WordPress

Much more than a blogging platform

WordPress has been around since the early 2000s and had its humble beginnings as a free, open-source blogging tool. Since then, the platform has grown to become the single most widely used web platform in the world and much more than a blogging ecosystem. WordPress has stretched its reach well beyond bloggers and into small, medium, and enterprise businesses, where it’s deployed for numerous use cases. 

Companies like TechCrunch, Bloomberg, BBC America, Sony, Disney, The New Yorker, and bands like The Rolling Stones, Beyonce, and Snoop Dogg all use WordPress as their platform of choice. 

According to Kinsta, WordPress currently has a 40% market share of all global websites and a 64% market share in the CMS space. That accounts for everything from single usage small sites to corporate-owned platforms. In other words, WordPress is everywhere. If you point your browser to a random website, there’s a 40% chance it’s powered by WordPress.

Wordpress Software Development

WordPress.com vs. WordPress.org

There are 2 different WordPress platforms available, so it’s important to make the distinction between them. If you go to WordPress.com, you can sign up for a hosted instance of WordPress. There you can either make use of a free account or pay for a plan (starting at $4.00/month for a personal plan, going up to $45/month for an eCommerce plan). 

One of the biggest differences between the free and paid plans is that the free plans use the wordpress.com domain. So if your business is named MyBiz, your WordPress address would be mybiz.wordpress.com. With the paid plans, you could have mybiz.com as your address.

On the other hand, WordPress.org is where you can download the WordPress source that you can then use to install an instance of WordPress on either your in-house data center or a third-party cloud. Although you could deploy WordPress without much help from a developer, if you really want to make the most out of the platform, you’d at least want a PHP developer on hand. 

If you don’t have a PHP developer capable of a deep-dive into the customization of WordPress, you could always turn to nearshore or offshore hiring firms to find the perfect candidate.

To get the most out of custom WordPress programming, your developers should at least know the following languages:

  • HTML
  • CSS
  • PHP
  • JavaScript

What can you do with WordPress?

One of the most important questions you can ask is: What is WordPress capable of? The answer to that is plenty. With this open-source platform, you can deploy a site for things like:

  • Blogging
  • Content Management
  • Artistic portfolios
  • eCommerce
  • Real estate listings
  • Affiliate shops
  • Small business management
  • Forums
  • Directories
  • Booking
  • Promote a cause
  • Client invoicing
  • Offer customer support
  • Create classifieds pages
  • Serve up a jobs board
  • Multiple WordPress deployments under a single installation
  • Use as an application framework

As you can see, the sky’s the limit with what WordPress can do for you.

To expand WordPress, you and your company would want to make use of the massive library of available plugins. As you search through the library, you’ll find a plugin for almost any features and service. If you want to do it with WordPress, chances are good someone has already created a plugin for it. If you don’t find what you’re looking for, your developers can create the exact plugin you need, thanks to WordPress’s open-source nature.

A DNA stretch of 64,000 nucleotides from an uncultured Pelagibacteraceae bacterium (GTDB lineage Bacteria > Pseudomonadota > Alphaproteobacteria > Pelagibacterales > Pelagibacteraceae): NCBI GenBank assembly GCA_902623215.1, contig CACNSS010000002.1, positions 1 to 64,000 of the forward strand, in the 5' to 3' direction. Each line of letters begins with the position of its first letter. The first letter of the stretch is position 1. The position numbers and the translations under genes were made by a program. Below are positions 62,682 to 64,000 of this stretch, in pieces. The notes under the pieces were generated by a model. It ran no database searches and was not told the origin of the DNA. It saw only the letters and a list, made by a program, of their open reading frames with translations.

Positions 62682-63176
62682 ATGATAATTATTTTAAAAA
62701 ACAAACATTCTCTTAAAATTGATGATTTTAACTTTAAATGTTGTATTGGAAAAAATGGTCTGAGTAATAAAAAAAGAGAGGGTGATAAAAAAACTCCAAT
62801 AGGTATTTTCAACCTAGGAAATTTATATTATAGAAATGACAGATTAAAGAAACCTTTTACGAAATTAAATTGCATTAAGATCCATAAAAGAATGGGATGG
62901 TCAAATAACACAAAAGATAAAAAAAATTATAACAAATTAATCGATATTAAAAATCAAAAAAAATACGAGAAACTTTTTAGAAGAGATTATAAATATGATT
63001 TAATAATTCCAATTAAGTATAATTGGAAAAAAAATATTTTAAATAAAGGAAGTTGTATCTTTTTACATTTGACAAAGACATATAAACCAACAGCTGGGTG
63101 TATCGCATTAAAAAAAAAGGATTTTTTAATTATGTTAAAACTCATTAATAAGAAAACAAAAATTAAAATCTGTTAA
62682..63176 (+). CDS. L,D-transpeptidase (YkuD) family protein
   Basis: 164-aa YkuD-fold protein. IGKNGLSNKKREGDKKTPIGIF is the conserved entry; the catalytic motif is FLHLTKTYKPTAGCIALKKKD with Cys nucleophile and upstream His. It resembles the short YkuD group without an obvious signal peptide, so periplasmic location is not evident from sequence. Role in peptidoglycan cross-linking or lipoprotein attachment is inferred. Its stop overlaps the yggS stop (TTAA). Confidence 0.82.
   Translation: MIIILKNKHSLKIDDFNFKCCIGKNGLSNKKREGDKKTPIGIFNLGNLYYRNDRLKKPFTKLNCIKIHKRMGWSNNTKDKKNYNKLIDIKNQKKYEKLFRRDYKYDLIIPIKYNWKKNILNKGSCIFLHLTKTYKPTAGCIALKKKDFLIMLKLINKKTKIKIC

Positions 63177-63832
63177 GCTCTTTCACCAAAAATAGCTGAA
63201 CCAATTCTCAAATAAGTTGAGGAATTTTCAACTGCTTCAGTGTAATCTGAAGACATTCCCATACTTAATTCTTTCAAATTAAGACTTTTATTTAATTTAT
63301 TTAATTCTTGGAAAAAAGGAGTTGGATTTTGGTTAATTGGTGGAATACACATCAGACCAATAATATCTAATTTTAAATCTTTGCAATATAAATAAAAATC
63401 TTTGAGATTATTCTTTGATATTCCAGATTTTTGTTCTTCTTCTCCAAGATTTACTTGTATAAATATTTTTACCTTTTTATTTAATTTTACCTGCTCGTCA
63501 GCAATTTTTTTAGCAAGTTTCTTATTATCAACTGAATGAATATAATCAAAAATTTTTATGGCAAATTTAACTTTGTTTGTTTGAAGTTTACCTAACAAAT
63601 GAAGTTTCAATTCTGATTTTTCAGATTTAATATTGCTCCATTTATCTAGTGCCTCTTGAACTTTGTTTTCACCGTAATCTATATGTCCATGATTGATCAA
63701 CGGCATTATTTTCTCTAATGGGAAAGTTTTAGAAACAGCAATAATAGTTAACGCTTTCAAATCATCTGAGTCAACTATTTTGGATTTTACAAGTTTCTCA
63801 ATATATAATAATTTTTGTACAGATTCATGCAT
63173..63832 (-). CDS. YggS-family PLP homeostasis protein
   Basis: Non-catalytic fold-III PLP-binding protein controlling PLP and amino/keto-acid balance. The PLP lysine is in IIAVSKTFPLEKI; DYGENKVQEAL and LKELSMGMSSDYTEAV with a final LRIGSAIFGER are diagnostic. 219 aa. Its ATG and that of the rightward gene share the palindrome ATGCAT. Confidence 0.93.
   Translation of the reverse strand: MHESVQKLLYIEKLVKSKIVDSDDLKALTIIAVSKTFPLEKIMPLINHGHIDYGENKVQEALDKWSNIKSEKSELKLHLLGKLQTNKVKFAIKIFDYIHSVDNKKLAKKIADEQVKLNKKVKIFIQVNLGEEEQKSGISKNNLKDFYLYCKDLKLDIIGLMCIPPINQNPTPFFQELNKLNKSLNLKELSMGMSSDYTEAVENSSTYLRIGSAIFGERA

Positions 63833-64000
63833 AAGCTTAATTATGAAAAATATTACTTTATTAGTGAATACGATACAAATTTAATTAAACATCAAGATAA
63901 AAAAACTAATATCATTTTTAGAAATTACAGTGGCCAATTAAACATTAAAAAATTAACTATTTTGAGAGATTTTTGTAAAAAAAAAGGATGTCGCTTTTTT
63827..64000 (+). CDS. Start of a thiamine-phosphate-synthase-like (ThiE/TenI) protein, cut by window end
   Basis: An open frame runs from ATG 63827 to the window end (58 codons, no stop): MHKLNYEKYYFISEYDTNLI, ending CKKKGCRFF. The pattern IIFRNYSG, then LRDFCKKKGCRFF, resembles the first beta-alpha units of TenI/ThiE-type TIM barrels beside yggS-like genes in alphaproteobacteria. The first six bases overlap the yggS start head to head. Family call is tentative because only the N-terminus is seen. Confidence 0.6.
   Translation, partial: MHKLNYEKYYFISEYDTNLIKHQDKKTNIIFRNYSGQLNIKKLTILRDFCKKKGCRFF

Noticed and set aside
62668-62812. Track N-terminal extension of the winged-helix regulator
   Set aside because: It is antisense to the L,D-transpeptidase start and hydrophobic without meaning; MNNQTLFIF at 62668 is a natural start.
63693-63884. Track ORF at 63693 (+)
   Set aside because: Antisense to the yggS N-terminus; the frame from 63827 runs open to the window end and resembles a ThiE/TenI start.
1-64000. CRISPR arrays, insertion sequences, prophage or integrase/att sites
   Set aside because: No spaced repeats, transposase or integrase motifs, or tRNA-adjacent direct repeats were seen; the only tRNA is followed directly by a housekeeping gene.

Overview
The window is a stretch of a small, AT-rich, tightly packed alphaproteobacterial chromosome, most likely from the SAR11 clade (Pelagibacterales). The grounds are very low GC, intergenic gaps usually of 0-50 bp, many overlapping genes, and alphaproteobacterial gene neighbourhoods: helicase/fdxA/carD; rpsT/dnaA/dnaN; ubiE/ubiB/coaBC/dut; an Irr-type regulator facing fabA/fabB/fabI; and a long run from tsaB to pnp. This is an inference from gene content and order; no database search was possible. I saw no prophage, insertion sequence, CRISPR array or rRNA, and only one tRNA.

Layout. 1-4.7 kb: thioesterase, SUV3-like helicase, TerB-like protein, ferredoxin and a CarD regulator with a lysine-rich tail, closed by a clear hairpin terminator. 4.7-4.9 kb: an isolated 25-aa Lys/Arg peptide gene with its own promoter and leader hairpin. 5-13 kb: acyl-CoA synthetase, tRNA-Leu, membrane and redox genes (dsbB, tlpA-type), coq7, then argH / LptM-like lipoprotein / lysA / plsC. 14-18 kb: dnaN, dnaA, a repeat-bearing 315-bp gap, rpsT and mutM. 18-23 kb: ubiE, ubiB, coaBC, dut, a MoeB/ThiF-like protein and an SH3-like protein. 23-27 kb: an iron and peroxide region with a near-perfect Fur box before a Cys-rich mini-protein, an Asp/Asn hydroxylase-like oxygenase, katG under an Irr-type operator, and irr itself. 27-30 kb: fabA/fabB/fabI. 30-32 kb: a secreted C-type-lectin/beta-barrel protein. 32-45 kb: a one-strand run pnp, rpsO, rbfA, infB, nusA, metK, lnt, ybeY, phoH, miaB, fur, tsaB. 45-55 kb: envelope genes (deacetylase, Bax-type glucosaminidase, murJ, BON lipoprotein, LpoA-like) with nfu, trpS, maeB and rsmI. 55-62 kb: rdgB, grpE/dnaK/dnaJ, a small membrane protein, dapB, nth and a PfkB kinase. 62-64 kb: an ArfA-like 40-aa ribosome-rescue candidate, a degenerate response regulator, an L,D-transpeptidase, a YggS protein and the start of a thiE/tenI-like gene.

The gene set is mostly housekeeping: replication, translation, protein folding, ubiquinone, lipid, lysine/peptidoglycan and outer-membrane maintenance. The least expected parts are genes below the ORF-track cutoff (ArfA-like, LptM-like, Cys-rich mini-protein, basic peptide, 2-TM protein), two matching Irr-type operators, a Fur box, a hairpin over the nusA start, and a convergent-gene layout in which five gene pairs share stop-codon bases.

Many of the plugins found in the WordPress library are also open-source, which means your team can download the source, contribute to the project, or (in some cases) even fork the plugin to create one of your own.

And let’s talk about themes. Even though the default WordPress theme might not be what you’re looking for, there are countless pre-made themes available for the platform. You can choose from the many free themes, do a Google search for WordPress themes and find thousands of available options, or your in-house (or outsourced) team could build the perfect theme to precisely meet the needs of your company. 

And with plugins like WooCommerce (a WordPress-specific eCommerce solution), you can ensure that both your regular site and your online shop perfectly match. That level of integration is important if you want your business to come off as professional.

One other thing to keep in mind is that WordPress also includes mobile apps for Android and iOS. You can connect these apps to your WordPress-powered website for easy blog posting, comment moderation, and stat viewing. Beyond that, you should make sure the theme you choose (or build) for your WordPress site is mobile-friendly, otherwise, you’ll find a large portion of your audience doesn’t get the best experience from the site. To that end, you should make sure your developers understand the fundamentals of developing for mobile devices.

Finally, with a little extra work, you can set a WordPress site up to handle multiple vendors. So if your company includes numerous clients that sell products or services under the umbrella of your brand, it’s possible to use WordPress for such a platform.

Conclusion

WordPress is not only one of the most widely-used website tools on the planet, it’s also incredibly user-friendly and extendable. There’s almost nothing you can’t do with this flexible platform. Whether you have PHP developers on staff or not, your business can make use of WordPress for content, products, services, or subscriptions.

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